The fact that behavioral health professionals are typically reimbursed at 20% lower than a primary care physician, which means many of them then go self-pay, which means that those that are already financially strained have more difficulty actually paying for services. So costs and inadequate insurance, or a big deterrent to seeking services. People have lost their jobs. It makes it more difficult. And then lack of access to technology to support virtual sessions is a real issue in terms of equity and access. Through the COVID experience, we've exacerbated hopelessness, anxiety, depression, trauma, where you're isolated at home. You're not interacting with people, just take isolation and take financial stress and take fear of illness. And all of those in and of themselves, are each of those in and of themselves could cause more stress and anxiety put all that together. And we've really exaggerated people that may have a predisposition for mental health issue.

Carol Vallone :

And even those that don't are feeling a strain. So when we really deal with populations that are underprivileged and less well-served and less will support, you're dealing at pure survival level. And that they've been cut off from survival. Some of the problems that we see heading into the future just overall and the behavioral health landscape, first of all, there's a shortage of trained psychiatrists. We have an inadequate supply and there's not enough coming out of medical school. So 85% of shortages are in rural geographies and we take roughly 7,000 behavioral health professionals to reverse the trend. We have got scientifically based treatments for mental health. What we don't have is the delivery model figured out yet in a way that we're meeting the patients where they are. So interesting statistics, more seriously, mental ill individuals are incarcerated than are in state hospitals right now.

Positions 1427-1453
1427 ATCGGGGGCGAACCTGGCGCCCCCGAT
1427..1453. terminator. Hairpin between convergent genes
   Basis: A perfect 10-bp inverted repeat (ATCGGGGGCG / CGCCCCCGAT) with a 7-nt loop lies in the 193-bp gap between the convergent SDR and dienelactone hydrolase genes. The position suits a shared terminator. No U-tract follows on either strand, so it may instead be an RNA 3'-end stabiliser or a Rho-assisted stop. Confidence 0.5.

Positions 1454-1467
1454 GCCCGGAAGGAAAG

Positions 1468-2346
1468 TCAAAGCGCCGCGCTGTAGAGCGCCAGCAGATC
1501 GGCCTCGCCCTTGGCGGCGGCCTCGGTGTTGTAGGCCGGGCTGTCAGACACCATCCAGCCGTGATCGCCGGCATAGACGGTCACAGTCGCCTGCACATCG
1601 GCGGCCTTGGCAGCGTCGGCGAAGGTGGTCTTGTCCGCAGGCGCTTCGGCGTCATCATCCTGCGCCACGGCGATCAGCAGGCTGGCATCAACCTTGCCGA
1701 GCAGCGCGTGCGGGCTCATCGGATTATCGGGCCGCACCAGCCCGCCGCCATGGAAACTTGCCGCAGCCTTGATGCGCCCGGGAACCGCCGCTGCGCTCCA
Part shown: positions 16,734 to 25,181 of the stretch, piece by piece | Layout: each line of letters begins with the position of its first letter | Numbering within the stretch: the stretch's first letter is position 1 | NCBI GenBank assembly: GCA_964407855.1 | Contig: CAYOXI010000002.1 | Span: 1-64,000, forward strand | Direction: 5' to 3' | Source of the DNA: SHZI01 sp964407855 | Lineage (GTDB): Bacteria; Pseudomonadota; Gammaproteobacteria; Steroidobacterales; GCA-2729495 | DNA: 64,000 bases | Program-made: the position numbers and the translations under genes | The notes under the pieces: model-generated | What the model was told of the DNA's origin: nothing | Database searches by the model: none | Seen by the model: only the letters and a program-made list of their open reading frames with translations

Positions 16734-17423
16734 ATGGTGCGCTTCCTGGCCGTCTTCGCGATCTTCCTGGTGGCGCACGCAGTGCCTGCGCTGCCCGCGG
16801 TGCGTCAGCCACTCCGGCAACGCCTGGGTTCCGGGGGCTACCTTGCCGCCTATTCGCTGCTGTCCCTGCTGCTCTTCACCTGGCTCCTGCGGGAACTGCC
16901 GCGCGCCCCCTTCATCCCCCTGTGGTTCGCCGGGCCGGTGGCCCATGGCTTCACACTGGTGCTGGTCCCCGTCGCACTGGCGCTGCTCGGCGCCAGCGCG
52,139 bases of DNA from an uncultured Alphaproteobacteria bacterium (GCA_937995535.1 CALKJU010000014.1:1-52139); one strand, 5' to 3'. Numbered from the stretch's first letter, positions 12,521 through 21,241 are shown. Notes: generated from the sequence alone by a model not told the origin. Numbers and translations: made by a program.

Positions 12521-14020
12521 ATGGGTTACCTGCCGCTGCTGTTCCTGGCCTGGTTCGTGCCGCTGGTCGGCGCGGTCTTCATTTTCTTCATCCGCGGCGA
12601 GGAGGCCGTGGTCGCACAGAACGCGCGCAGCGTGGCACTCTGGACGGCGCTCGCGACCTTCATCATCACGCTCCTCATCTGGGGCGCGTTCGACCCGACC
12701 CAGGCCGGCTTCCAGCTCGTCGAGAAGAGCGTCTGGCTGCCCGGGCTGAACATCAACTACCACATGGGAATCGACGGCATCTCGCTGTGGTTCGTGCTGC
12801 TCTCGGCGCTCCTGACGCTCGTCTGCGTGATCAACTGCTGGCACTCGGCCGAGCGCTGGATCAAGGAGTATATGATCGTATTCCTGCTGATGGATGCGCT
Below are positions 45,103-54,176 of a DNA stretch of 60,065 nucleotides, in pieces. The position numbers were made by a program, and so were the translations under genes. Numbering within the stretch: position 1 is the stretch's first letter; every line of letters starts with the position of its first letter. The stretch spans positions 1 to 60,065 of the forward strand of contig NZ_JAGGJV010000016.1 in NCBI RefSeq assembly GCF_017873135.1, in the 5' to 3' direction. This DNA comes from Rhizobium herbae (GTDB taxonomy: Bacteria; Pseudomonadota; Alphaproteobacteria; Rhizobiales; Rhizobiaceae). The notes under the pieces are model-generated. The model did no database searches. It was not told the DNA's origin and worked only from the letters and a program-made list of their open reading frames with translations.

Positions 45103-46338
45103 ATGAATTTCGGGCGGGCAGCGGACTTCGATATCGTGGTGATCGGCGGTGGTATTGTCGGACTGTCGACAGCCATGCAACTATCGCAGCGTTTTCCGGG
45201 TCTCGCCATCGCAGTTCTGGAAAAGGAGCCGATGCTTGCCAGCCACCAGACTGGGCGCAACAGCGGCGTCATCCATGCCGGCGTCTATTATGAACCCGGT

Carol Vallone :